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Theatrical Landscape of Serbia

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Theatrical Landscape of Serbia
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With the downfall of socialistic realism, which had turned into the official aesthetic of Belgrade as a cultural support, the avant-garde drama lost its heretical aura. At the same time several political and social problems occurred, and for some time students and critical intellectuals did some serious demonstrating.

Dedicated drama under Tito
The constantly alert Serbian playwrights reacted immediately. A new middle-aged generation distinguished itself, and "a few new lads" performed very critical plays, which were partly declared as subversive and anti-socialistic. A few (at Tito's personal command) were prohibited, like the play "When pumpkins blossomed" after the novel by Dragoslav Mihailović. It is about the fate of a person who decided for Stalin and against Tito in 1948 and was brought to the Goli Otok camp, a kind of Gulag, where the author had been himself. The author's thesis: "Tito fought Stalinists by means of Stalinistic methods."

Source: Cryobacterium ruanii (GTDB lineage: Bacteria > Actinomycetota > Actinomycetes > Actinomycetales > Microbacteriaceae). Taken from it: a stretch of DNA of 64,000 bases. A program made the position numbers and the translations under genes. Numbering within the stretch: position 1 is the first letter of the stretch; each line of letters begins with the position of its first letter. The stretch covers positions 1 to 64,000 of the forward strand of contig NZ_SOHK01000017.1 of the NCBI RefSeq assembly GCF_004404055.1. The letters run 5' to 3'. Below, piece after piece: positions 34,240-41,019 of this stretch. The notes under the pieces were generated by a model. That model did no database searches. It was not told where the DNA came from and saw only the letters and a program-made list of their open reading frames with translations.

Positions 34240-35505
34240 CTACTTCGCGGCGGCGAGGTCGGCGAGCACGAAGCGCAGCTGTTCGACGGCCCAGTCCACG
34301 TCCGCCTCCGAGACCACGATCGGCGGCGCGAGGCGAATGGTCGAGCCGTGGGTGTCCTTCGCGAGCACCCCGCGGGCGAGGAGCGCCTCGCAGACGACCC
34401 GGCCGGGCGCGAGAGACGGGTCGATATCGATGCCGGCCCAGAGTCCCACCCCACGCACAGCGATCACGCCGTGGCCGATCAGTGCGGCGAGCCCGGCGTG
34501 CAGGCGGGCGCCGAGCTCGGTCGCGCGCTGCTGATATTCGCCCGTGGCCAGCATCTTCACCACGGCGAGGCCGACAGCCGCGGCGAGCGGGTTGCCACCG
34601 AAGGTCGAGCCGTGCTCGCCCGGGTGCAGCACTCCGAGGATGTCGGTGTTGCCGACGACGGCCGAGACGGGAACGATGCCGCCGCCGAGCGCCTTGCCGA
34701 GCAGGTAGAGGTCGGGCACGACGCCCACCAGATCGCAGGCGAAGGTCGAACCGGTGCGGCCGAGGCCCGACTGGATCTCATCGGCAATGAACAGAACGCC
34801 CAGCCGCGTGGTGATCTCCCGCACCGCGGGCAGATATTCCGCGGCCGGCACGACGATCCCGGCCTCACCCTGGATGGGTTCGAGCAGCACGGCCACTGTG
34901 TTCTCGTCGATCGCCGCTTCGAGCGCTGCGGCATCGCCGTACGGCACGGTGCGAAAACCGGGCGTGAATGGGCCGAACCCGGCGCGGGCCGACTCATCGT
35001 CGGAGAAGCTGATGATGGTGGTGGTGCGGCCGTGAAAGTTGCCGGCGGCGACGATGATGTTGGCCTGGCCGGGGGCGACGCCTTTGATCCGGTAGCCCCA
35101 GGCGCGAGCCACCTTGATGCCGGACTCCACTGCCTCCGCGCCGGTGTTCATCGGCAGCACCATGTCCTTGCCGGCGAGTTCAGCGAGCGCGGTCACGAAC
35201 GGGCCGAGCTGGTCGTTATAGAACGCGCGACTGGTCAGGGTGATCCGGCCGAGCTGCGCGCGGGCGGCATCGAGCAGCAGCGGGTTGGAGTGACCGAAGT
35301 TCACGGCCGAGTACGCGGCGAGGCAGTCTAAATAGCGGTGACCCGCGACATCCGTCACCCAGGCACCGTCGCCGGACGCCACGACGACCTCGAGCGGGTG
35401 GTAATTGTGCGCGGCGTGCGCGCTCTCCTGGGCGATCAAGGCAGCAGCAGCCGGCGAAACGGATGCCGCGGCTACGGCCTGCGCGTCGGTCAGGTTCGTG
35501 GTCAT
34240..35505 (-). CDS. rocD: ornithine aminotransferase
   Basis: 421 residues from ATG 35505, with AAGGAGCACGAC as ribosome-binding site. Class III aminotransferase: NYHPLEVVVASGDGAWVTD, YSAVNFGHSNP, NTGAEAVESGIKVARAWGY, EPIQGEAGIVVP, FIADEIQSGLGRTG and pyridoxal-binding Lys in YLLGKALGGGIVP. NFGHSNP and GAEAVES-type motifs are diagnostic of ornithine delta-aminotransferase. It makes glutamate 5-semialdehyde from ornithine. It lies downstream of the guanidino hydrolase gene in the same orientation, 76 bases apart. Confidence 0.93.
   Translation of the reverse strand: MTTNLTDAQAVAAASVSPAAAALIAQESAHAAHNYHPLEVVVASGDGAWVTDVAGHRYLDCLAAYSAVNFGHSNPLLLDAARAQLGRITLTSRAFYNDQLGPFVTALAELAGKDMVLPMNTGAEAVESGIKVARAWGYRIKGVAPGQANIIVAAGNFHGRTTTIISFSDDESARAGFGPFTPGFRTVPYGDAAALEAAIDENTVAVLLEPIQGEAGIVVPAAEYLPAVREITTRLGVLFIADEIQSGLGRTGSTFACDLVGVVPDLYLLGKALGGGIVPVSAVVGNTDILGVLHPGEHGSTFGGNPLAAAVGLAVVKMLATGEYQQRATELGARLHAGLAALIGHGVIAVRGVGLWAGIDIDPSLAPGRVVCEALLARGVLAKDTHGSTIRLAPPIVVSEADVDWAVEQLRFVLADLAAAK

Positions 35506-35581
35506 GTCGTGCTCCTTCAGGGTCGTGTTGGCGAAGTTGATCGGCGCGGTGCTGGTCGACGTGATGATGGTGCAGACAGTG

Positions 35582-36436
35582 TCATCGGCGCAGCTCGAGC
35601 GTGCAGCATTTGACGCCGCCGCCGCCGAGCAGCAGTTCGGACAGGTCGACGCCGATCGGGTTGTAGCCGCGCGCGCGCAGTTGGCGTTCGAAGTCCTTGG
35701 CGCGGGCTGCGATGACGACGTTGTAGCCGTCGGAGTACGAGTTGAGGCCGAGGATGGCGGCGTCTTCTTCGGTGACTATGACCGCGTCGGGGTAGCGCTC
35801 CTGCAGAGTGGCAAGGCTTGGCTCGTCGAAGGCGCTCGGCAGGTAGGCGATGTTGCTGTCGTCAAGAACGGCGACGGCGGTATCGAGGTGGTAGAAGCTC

The most interesting and distinctive figure amongst the playwrights of that time was Aleksandar Popović (1929 – 1996). This author, who one could call a Lope de Vega due to his extensive works, distinguishes himself with the avant-garde manner, unusual fragmented structure and slang of the suburbs which he used in his plays, which is why they can be hardly translated. At the same time he was the initiator and supporter of the new dedicated Serbian drama.

Poetry and Society
This individual author was followed by many dedicated playwrights, who however belonged to the realistic direction. In first place was Dušan Kovačević (1948), who's many popular comedies with verbal humour stand in tradition to Branislav Nušić (1894 – 1938). Furthermore the young female playwrights should be mentioned, who are all graduates of the Belgrade Faculty of Dramatic Art. In the seventies there were Deana Leskovar and Milica Novković and from the eighties onwards Biljana Srbljanović, whose plays were produced about a hundred times across the world, especially in Germany after the introduction of the "Belgrade Trilogy" at the biannual festival in Bonn in 1998.

After Biljana Srbljanović, Milena Marković became known, less mimetic, with poetic flights, an innovative technique and daydream elements. Other young female playwrights who have different styles but all deal with the problems of today's society are readily produced, like Milena Bogavac (one of the few authors who works with the stage director when preparing her plays), Maja Pelević, Jelena Kajga et al.

Special emphasis must be put on the great Serbian poet and academy member Ljubomir Simović (1935). His plays are characterised by clear contents and well-defined characters, but also by an extraordinary poetic aura and rich language. The young playwrights Nebojša Romčević, Uglješa Šajtinac and Filip Vujošević are less poetic than Ljubomir Simović, but nevertheless deal more directly with the present problems.